Closely related to the Rufous Hummingbird, Allen’s Hummingbirds are mostly found along the west coast. California has tons of them.

Small numbers of Allen’s Hummingbirds will stray Texas each year, anywhere from far west Texas all the way to Houston and south Texas. They’re always rare, and some reports are just misidentified Rufous Hummingbirds.

Separating them from Rufous Hummingbirds requires clear photos of the individual tail feathers as they’re spread out. The R2 tail feathers (adjacent to the center tail feathers) are visibly notched in adult Rufous Hummingbirds. Allen’s R2 feathers are even along both edges, and nearly symmetrical.

West Texas Hummingbirds

In the desert of far west Texas is a special habitat called sky islands. They’re small cluster of mountains that provide high elevation habitat, and they’re great for attracting migrating hummingbirds. This is where most of the hummingbird diversity in Texas is.

The three big Texas sky islands are:

  • Chisos Mountains in Big Bend National Park
  • Davis Mountains just west of Fort Davis
  • Guadalupe Mountains along the New Mexico border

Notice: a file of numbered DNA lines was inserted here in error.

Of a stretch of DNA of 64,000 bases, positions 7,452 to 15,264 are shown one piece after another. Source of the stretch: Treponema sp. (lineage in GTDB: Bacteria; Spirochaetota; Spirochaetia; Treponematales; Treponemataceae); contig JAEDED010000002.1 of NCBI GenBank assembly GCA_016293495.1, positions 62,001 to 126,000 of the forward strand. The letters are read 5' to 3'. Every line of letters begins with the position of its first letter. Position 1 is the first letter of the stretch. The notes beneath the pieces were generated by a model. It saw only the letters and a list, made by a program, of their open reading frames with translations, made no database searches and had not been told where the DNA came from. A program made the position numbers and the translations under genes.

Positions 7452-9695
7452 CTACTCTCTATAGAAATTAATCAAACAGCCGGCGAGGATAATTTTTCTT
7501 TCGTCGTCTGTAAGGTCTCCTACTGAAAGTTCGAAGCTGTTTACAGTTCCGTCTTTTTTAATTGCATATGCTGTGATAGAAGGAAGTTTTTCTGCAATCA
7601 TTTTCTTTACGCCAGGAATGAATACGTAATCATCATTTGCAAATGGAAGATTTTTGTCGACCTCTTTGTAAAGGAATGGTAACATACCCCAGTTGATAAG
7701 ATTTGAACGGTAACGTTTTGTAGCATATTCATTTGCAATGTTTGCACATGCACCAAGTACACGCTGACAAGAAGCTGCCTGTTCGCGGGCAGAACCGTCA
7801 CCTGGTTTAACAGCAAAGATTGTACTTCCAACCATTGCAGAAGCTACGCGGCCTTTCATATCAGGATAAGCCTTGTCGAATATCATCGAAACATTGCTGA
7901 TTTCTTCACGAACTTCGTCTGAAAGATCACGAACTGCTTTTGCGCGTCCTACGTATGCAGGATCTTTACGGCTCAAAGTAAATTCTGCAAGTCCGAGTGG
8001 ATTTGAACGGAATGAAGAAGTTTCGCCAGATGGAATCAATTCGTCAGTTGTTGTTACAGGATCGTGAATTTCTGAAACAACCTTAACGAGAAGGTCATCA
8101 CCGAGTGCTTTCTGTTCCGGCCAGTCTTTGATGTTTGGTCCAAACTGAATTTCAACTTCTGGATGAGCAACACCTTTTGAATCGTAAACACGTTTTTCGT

Sky Island Habitat (Chisos Mountains – Big Bend National Park)
Rivoli's Hummingbird
Rivoli’s Hummingbird

Rivoli’s Hummingbird

  • Large hummingbird
  • Easiest to find in the Davis Mountains during fall
  • Name recently changed from “Magnificent Hummingbird”
Blue-throated Mountain-gem
Blue-throated Mountain-gem

Blue-throated Mountain-gem

  • Largest Hummingbird in North America
  • Most often seen in Big Bend N.P.
  • Breeds in Texas
  • Name recently changed from “Blue-throated Hummingbird”
Lucifer Hummingbird
Luficer Hummingbird

Lucifer Hummingbird

  • Mostly in the Chisos & Davis Mountains
  • Can be found at lower elevations
  • Breeds in Texas

photo by Gary Leavens

Anna's Hummingbird
Anna’s Hummingbird

Anna’s Hummingbird

  • Fall & winter visitor
  • Sightings are uncommon and scattered
Costa's Hummingbird
Costa’s Hummingbird

Costa’s Hummingbird

  • Fall rarity
  • Most sightings in Big Bend & El Paso
Calliope Hummingbird
Calliope Hummingbird

Calliope Hummingbird

  • Smallest hummingbird in North America
  • Fall migrant – Late July through October
Broad-tailed Hummingbird